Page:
protection and forestation, pulp and paper mills now have to take responsibility for the
reduction of forest material consumption and forestation efforts. The government is
encouraging the industry to create plantations on degraded forest and waste land
(dedicated forest program). The overall constraint of raw materials will force the
paper industry in future to rely more and more on imports of pulp or final paper
products. To overcome the raw material shortage the government has liberalized the
import of raw materials and given excise concessions for the use of non conventional
raw materials.

Environmental Impact
The pulp and paper industry is a chemical process industry with major impact
on the environment. The potential pollutants from a pulp and paper mill can be
classified into four categories: (1) liquid effluents, (2) air pollutants, (3) solid wastes
and (4) noise pollution.
The environmental problems faced by large and small paper mills are entirely
different. Pollution control is more difficult for small and medium size agro-based
units. Chemical recovery in these units is not economically viable and therefore black
liquor and lime sludge are not being burned for heat recovery. It is estimated that a 30
tpd small paper mill 10 can be almost three times as polluting as an integrated paper
mill of 200 tad.
For the same reason as wastepaper production requires substantially less energy than
other processes its environmental impact is also much lower. As shown in Sharma et
al. (1998) water pollution in the form of wastewater is up to 90% lower compared to
wood and agro-based production. Solid waste from wastepaper production is shown to
amount to only a tenth of that from agro-based production. The type and quantities of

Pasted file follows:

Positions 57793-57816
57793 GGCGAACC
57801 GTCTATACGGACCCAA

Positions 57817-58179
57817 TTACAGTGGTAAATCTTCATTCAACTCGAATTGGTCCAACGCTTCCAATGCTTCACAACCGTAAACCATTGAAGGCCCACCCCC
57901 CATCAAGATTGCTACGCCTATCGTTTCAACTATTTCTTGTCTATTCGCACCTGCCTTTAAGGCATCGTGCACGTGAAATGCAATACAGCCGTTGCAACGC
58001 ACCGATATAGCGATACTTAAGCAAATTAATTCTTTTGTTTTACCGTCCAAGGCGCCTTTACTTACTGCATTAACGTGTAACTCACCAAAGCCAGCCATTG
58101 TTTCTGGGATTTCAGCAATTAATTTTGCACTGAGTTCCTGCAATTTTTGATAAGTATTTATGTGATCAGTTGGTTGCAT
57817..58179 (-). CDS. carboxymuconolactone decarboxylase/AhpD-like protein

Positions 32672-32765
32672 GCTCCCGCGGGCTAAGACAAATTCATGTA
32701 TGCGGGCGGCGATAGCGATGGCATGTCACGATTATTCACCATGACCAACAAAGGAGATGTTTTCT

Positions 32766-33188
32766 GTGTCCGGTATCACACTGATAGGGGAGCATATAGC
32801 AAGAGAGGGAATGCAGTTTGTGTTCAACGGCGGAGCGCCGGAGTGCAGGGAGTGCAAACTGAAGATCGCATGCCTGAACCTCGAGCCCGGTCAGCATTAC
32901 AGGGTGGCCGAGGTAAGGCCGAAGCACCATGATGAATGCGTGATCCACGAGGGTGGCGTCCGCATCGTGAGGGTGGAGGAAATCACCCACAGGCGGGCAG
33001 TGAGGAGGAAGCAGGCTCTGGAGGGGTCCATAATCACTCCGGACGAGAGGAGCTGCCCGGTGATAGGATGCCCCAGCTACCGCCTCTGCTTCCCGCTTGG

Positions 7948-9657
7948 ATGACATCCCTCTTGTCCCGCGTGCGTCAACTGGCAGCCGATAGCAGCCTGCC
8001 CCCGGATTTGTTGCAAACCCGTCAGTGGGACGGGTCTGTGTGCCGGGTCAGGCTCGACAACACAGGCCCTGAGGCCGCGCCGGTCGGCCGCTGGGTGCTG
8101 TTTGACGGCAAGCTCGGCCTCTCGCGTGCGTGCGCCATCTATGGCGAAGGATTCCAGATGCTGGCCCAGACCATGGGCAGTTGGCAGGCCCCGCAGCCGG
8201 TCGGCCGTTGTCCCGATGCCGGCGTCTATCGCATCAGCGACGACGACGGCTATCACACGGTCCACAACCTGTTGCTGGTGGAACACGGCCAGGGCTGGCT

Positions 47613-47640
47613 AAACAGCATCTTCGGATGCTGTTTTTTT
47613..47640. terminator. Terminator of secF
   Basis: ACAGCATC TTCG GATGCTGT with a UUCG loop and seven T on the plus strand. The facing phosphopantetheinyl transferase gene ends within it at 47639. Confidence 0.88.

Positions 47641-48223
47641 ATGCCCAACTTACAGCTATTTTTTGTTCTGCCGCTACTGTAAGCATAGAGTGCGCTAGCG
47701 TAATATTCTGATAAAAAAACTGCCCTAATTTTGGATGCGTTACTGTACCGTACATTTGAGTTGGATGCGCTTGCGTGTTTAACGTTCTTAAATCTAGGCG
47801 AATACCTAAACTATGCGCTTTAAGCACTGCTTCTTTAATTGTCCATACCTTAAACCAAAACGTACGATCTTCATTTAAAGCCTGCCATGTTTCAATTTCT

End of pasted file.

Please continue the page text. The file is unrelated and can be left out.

solid waste generated differ considerably across mill types.
Stricter environmental regulations added to the constraint on raw materials. As
mentioned above programs such as the dedicated forest program were implemented
implying increasing costs for firms to ensure sufficient availability of raw materials.
Furthermore, environmental regulations regarding air, water as well as solid waste
effluents forced many small paper mills to close down. Small and medium size pulp
and paper mills very often cannot economically provide chemical recovery facilities.
They therefore suffer from higher emissions as well as higher external energy
requirements since recovered chemical and waste products can effectively be used for
cogeneration of steam and electricity. The decomposition analysis allows to gain
further insights on the contribution of both input factors and productivity change to
output growth.

EXAMPLE:- FUYANG PAPER INDUSTRY


OF JAPAN
Swot analysis of fuyang paper industry

STRENGTH

(1) It is located in Fuyang City, Zhejiang Province, northwest of Shanghai-


Hangzhou-Ningbo 'golden triangle' intersection point is the first approved by